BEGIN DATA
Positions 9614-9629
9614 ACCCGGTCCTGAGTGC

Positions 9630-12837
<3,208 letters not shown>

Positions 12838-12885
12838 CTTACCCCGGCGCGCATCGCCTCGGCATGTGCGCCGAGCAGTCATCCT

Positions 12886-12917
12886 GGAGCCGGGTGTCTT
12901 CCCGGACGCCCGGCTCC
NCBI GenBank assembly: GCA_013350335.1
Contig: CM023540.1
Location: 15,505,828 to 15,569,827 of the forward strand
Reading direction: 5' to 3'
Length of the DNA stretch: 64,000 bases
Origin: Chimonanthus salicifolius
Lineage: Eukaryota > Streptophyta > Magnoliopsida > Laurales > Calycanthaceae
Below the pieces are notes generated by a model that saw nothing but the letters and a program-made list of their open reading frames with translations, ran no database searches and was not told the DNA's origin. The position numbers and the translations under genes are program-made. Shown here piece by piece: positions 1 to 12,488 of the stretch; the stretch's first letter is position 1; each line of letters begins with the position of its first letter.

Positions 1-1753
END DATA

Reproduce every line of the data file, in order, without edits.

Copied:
Positions 9614-9629
9614 ACCCGGTCCTGAGTGC

Positions 9630-12837
<3,208 letters not shown>

Positions 12838-12885
12838 CTTACCCCGGCGCGCATCGCCTCGGCATGTGCGCCGAGCAGTCATCCT

Positions 12886-12917
12886 GGAGCCGGGTGTCTT
12901 CCCGGACGCCCGGCTCC
NCBI GenBank assembly: GCA_013350335.1
Contig: CM023540.1
Location: 15,505,828 to 15,569,827 of the forward strand
Reading direction: 5' to 3'
Length of the DNA stretch: 64,000 bases
Origin: Chimonanthus salicifolius
Lineage: Eukaryota > Streptophyta > Magnoliopsida > Laurales > Calycanthaceae
Below the pieces are notes generated by a model that saw nothing but the letters and a program-made list of their open reading frames with translations, ran no database searches and was not told the DNA's origin. The position numbers and the translations under genes are program-made. Shown here piece by piece: positions 1 to 12,488 of the stretch; the stretch's first letter is position 1; each line of letters begins with the position of its first letter.

Positions 1-1753